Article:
This article was published on June 9, 2020

Tesla supplier ready to make ‘million mile’ batteries, Musk remains silent

It seems suppliers are ready

Tesla supplier ready to make ‘million mile’ batteries, Musk remains silent
Matthew Beedham
Story by

Matthew Beedham

Editor, SHIFT by TNW

Matthew is the editor of SHIFT. He likes electric cars, and other things with wheels, wings, or hulls. Matthew is the editor of SHIFT. He likes electric cars, and other things with wheels, wings, or hulls.

News of a highly robust long-life electric vehicle battery from Tesla has been mounting for a while, but it seems it could be a reality in the very near future.

First reported by Bloomberg late on Sunday, one of Tesla’s key battery partners and suppliers, Contemporary Amperex Technology Ltd. (CATL), has said that it’s ready to start producing a “million-mile” battery.

If you’ve been out of the loop, a million-mile battery isn’t one capable of driving a million miles on one charge. In fact, it’s one capable of withstanding enough charging cycles to last for more than a million miles of driving — current batteries struggle to retain charge beyond 1,000 cycles, Tesla’s new battery is expected to exceed this number.

[Read: Musk visits the UK, stoking rumors of a British Tesla ‘Gigafactory’]

According to CATL, it’s ready to start producing a battery that’s capable of lasting for 16 years, or two million kilometers (1.2 million miles). A “million-mile” battery wouldn’t increase an EV’s single charge range, rather the battery

“If someone places an order, we are ready to produce,”  Zeng Yuqun, CATL chairman told Bloomberg.

If this is true, these batteries effectively double the lifespan of what Tesla batteries are already warrantied for. At present, Tesla batteries have a warranty for eight years or 150,000 miles, whichever comes first.

Tesla leads the way in this area too, so other manufacturers need to take note. That said, CATL also supplies German automotive giant Volkswagen. The company hasn’t mentioned if any contracts to use the “million-mile” packs have been signed.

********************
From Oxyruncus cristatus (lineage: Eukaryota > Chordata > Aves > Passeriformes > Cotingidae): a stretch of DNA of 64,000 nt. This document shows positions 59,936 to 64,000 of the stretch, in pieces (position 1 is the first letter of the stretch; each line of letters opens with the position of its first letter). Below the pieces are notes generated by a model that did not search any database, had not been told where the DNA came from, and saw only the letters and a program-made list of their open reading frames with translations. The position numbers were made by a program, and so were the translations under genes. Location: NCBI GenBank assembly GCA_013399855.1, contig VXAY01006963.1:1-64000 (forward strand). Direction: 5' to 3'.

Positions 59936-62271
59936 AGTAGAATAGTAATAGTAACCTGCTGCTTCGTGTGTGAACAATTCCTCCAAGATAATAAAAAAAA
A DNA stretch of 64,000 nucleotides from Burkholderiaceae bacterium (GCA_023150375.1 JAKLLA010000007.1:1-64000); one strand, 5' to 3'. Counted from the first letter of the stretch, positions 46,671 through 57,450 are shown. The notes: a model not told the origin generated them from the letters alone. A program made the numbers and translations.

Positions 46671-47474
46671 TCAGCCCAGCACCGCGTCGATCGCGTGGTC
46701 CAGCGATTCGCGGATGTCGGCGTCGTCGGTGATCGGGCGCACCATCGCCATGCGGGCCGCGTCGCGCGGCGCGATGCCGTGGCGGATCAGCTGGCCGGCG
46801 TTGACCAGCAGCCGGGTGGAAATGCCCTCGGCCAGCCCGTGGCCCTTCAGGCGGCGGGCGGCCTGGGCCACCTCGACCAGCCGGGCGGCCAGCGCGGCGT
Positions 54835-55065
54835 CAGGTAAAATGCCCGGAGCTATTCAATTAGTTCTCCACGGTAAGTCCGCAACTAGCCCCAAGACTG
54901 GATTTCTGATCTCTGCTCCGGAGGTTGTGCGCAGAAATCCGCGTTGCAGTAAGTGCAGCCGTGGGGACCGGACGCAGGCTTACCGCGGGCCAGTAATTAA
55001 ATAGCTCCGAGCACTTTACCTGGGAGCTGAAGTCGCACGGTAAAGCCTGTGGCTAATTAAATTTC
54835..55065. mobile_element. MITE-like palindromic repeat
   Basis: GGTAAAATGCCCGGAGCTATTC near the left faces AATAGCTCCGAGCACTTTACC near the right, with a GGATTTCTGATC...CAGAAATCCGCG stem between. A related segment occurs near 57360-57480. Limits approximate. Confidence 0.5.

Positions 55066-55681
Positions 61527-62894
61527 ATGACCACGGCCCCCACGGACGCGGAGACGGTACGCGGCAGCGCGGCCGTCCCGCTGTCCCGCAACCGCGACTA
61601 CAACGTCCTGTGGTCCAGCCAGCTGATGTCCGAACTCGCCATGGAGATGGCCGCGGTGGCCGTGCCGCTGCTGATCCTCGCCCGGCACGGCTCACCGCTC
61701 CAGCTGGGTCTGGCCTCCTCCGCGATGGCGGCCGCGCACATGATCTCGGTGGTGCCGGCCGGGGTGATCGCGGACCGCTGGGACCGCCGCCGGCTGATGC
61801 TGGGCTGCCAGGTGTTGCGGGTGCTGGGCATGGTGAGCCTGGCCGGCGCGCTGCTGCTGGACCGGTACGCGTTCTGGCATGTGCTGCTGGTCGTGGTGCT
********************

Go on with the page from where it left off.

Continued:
tesla, roadster, model, car, ev, fast
Credit: Wikimedia - Editor928111
A pre-production demo model of the Tesla Roadster. It’s expected to be able to do a 0-62 mph in under 2 seconds.

The only issue for now seems to be that the batteries cost about 10% more than the packs currently used.

While Tesla signed a deal to start using CATL’s batteries in its made-in-China Model 3s back in February, there is no word how soon we can expect the company to start using the “million-mile” batteries.

Tesla was expected to announce a “million-mile” battery, and a host of other improvements to the tech, last month in what it dubbed “battery day.”

However, in mid-May, Tesla CEO Elon Musk pushed the date back to ‘sometime next month’ after coronavirus restricted how many would be able to attend the event. It’s now ‘next month,’ and there’s still no sign of when the official announcements might come.

Credit: (Photo by Steve Fecht for General Motors)
Earlier this year, General Motors revealed its all-new modular platform and battery system, Ultium. The company claims the platform’s performance will throw down the gauntlet to Tesla.

With coronavirus lockdown measures still in place around the world, and with particular restrictions on travel, Musk said the announcements would potentially be made in two parts: on video webcast and with a follow-up event in a few months — presumably when travel is easier and safer.

Tesla is never one to shy away from drumming up excitement and hype about its new technologies, especially when it comes to batteries. So you can be sure that the announcements will come, eventually.

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